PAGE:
stems costs 89 cents and will last for years. Any kind of half inch wide tape can be used to attach the CHICK SHOE to the toes, but I prefer Johnson and Johnson First Aid clear tape. I cut a piece a quarter inch long for the middle toe. I cut another piece the same length and split into two quarter inch-wide pieces for the other toes. Eight hours of treatment is usually enough time to end the problem on a day-old peachick.
    CHICK SHOE
    Not Actual Size
    HALF SHOE
    Not Actual Size
    In the 1995 hatch, I had a number of peachicks with a kink in the outer toe of one or both feet.
    They were well past a week old when I decided that I must do something about it. I made HALF SHOES of black pipe cleaner. I tore off a quarter inch-wide stripe of duck tape several inches long and secured
    the HALF SHOE to the middle and the outer toe. Several days of treatment were needed. Some of the
    HALF SHOES came off and had to be taped on again, but all treated peachicks had straight toes at the
    end of the treatment. There is a young peacock that I missed treating. Now it is too late and he will
    always have a kink in his outer toe.
    STRADDLE LEGS
    This problem can occur even if you take the precaution of having quarter inch hardware cloth
    under your peachicks. Sometimes it is caused by the struggles of a chick with its toes rolled into
    fists. In that case, both problems must be treated at the same time. I cut a piece of tape four or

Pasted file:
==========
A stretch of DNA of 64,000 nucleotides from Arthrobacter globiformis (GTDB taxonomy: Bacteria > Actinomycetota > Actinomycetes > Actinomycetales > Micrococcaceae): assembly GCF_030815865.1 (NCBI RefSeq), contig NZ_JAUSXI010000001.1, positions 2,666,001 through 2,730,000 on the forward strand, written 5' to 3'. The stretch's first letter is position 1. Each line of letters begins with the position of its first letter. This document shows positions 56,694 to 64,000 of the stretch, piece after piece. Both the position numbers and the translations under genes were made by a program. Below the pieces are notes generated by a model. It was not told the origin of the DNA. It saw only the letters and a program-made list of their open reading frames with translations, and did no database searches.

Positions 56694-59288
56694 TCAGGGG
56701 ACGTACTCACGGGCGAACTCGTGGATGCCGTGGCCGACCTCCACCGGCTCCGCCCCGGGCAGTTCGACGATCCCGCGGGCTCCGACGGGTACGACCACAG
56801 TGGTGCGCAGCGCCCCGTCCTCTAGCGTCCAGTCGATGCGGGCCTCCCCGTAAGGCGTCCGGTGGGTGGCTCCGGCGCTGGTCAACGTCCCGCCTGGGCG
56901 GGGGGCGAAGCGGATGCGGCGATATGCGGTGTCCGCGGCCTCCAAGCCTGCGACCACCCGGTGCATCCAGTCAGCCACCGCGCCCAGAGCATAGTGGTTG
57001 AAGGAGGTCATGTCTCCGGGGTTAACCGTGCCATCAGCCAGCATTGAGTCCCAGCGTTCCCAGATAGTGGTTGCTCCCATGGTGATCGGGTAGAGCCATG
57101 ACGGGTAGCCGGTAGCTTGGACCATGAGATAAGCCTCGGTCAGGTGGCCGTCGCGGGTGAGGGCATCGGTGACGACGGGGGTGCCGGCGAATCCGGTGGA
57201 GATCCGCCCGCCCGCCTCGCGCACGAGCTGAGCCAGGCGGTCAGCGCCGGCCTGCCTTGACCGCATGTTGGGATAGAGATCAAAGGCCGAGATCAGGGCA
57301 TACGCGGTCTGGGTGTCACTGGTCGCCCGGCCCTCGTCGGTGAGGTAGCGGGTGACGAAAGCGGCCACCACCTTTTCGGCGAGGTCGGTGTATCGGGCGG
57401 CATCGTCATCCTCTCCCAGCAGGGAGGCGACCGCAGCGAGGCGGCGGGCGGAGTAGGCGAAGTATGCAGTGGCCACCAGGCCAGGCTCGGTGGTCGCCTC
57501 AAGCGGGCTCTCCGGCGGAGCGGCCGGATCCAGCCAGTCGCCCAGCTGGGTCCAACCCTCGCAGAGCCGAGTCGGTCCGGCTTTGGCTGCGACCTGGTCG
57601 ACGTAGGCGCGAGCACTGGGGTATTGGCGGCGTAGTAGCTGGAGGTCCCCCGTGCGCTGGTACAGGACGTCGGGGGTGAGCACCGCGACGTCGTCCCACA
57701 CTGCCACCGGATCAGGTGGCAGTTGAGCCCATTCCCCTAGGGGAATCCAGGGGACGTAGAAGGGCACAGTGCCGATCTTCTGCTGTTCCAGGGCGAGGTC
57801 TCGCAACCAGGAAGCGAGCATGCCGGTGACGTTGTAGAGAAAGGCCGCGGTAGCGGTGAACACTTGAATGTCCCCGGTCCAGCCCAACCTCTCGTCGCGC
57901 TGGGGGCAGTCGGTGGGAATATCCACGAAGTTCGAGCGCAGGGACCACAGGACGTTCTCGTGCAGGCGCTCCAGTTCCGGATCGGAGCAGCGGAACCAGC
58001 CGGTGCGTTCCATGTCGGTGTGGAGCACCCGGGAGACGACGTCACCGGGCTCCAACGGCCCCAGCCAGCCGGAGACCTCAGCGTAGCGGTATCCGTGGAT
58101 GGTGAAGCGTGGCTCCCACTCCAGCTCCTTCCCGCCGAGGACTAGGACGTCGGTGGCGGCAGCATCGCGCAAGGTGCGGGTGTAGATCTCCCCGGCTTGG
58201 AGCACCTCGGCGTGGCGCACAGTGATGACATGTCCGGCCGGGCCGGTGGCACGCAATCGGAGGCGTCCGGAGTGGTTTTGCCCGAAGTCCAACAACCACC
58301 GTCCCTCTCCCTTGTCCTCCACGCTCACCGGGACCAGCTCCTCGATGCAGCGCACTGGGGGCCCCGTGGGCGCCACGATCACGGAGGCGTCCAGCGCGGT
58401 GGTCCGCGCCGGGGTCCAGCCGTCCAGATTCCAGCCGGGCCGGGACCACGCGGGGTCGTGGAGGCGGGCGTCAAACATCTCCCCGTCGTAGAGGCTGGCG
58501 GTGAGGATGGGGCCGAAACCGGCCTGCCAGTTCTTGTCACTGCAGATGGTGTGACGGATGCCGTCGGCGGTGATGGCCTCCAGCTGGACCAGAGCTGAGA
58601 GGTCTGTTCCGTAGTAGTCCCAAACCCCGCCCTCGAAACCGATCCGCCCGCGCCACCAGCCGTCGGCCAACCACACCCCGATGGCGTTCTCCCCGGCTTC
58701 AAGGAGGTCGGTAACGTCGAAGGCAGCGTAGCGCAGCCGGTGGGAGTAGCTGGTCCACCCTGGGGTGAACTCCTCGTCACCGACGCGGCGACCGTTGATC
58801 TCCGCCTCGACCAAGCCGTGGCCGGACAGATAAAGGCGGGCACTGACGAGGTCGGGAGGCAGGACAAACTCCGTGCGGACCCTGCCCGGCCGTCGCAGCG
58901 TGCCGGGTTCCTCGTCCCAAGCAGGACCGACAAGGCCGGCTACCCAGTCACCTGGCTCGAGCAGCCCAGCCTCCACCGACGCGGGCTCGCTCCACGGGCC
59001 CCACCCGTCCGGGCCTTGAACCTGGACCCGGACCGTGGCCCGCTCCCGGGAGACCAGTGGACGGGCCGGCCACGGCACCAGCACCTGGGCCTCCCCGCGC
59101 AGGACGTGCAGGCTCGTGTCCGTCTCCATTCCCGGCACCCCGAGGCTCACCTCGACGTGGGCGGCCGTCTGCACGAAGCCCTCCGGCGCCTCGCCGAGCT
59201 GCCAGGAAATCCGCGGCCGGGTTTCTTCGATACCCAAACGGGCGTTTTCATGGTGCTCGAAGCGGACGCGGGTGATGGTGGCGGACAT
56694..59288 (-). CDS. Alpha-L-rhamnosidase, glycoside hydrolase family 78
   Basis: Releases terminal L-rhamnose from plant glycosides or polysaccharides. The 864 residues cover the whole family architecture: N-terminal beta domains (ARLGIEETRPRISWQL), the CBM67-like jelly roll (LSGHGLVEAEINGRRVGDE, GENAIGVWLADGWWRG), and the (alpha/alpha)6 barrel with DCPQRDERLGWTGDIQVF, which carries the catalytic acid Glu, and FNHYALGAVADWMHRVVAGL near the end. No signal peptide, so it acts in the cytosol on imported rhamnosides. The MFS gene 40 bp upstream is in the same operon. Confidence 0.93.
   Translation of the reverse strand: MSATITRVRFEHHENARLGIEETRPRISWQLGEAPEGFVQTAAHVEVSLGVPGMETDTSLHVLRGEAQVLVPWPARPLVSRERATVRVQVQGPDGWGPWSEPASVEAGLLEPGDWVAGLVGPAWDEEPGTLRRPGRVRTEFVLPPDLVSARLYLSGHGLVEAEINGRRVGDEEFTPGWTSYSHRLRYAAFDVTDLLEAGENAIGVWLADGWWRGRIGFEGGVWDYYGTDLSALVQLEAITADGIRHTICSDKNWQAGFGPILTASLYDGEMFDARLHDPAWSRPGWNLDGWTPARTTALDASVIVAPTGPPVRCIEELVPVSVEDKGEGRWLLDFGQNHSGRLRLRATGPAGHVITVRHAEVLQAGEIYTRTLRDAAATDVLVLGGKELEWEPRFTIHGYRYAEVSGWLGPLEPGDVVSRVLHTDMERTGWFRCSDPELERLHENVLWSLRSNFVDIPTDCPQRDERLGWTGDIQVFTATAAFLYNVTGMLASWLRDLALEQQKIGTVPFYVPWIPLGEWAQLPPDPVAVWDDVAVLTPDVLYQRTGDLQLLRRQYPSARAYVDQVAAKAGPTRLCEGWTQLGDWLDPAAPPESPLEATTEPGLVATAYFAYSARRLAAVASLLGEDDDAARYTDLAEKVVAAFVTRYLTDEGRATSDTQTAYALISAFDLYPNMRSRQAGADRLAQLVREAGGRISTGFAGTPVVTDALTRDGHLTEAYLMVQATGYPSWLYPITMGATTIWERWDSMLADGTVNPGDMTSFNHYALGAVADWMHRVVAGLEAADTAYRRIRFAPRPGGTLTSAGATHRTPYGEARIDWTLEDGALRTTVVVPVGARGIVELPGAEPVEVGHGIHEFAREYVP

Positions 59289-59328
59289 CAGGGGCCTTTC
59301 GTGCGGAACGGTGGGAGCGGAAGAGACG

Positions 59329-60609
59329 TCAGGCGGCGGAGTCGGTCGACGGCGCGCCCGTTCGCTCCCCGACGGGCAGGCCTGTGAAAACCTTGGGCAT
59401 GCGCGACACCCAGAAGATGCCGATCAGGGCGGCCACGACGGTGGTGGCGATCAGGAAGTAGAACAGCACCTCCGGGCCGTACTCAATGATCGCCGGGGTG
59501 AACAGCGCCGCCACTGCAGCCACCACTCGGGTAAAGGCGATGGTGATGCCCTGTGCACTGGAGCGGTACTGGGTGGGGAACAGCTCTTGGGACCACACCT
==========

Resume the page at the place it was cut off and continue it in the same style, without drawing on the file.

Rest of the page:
five inches long and from the HOBBLE BRACE with the legs far enough apart so that the peachick can walk. The tape must go the whole way around and cover its sticky side so that it does not stick to the
    peachick's fuzz when it sits down. Usually 24 hours of treatment is sufficient, but sometimes more is
    required. CHICK SHOES and the HOBBLE BRACE can be used at the same time.
    Glenda L Heywood Cassville Missouri
     
    Last edited: Feb 20, 2017
  2. Pyxis

    Pyxis Dark Sider Premium Member

    11,214
    4,319
    466
    Mar 27, 2012
    Vermont
    My Coop
    While these are nice pictures, did you get permission from the original poster to repost them? I know I might be a little upset if someone went posting pictures of my birds and didn't ask me first, or reposted my pictures without permission or my knowledge, especially if I was in one of them.
     
    Last edited: Feb 20, 2017
  3. Glenda Heywoodo

    Glenda Heywoodo Chillin' With My Peeps

    982
    85
    106
    Dec 19, 2016
    Cassville Missouri
    Soy Free Diets For Poultry
    James Hermes, OSU Extension Poultry Specialist